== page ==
Guidelines on clinical presentation and management of nondystrophic myotonias

Bas C. Stunnenberg, Samantha LoRusso, W. David Arnold, Richard J. Barohn, Stephen C. Cannon, Bertrand Fontaine, Robert C. Griggs, Michael G. Hanna, Emma Matthews, Giovanni Meola, Valeria A. Sansone, Jaya R. Trivedi, Baziel G.M. van Engelen, Savine Vicart, Jeffrey M. Statland

Research output: Contribution to journalReview articlepeer-review

41 Scopus citations


The nondystrophic myotonias are rare muscle hyperexcitability disorders caused by gain-of-function mutations in the SCN4A gene or loss-of-function mutations in the CLCN1 gene. Clinically, they are characterized by myotonia, defined as delayed muscle relaxation after voluntary contraction, which leads to symptoms of muscle stiffness, pain, fatigue, and weakness. Diagnosis is based on history and examination findings, the presence of electrical myotonia on electromyography, and genetic confirmation. In the absence of genetic confirmation, the diagnosis is supported by detailed electrophysiological testing, exclusion of other related disorders, and analysis of a variant of uncertain significance if present. Symptomatic treatment with a sodium channel blocker, such as mexiletine, is usually the first step in management, as well as educating patients about potential anesthetic complications.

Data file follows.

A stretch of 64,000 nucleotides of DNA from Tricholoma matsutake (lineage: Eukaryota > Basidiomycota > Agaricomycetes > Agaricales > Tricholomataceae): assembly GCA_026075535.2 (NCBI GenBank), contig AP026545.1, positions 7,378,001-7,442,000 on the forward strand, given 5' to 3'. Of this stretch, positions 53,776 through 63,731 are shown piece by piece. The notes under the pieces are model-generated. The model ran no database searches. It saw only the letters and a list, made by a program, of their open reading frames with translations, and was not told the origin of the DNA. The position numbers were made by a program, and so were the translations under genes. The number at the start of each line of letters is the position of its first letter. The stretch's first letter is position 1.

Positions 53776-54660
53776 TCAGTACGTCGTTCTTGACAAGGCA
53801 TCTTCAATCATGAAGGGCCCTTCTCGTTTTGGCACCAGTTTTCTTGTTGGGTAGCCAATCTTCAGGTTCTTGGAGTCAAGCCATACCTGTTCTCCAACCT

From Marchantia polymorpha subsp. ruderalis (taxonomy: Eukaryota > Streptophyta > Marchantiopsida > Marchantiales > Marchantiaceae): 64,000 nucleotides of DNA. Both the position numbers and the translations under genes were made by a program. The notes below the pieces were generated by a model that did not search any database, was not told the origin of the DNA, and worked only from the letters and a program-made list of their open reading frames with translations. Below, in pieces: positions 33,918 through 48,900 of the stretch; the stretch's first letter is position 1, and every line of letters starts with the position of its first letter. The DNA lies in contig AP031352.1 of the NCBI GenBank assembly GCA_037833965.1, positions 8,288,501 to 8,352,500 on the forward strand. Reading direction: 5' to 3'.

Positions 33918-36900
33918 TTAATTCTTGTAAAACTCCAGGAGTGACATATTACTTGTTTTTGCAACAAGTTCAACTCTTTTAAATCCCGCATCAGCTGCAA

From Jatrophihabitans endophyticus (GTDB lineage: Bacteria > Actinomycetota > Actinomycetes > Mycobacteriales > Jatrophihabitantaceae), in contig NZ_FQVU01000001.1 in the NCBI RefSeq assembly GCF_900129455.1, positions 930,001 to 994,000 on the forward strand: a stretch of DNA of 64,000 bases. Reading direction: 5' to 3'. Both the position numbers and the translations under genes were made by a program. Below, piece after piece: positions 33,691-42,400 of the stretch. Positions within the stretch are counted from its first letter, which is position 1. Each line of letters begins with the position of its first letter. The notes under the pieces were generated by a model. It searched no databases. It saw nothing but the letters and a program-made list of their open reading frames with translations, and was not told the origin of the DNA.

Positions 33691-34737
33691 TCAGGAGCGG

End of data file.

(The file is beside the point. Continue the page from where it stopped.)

Original languageEnglish (US)
Pages (from-to)430-444
Number of pages15
JournalMuscle and Nerve
Issue number4
StatePublished - Oct 1 2020


  • management
  • myotonia congenita
  • nondystrophic myotonias
  • paramyotonia congenita
  • skeletal muscle channelopathies

ASJC Scopus subject areas

  • Physiology
  • Clinical Neurology
  • Cellular and Molecular Neuroscience
  • Physiology (medical)


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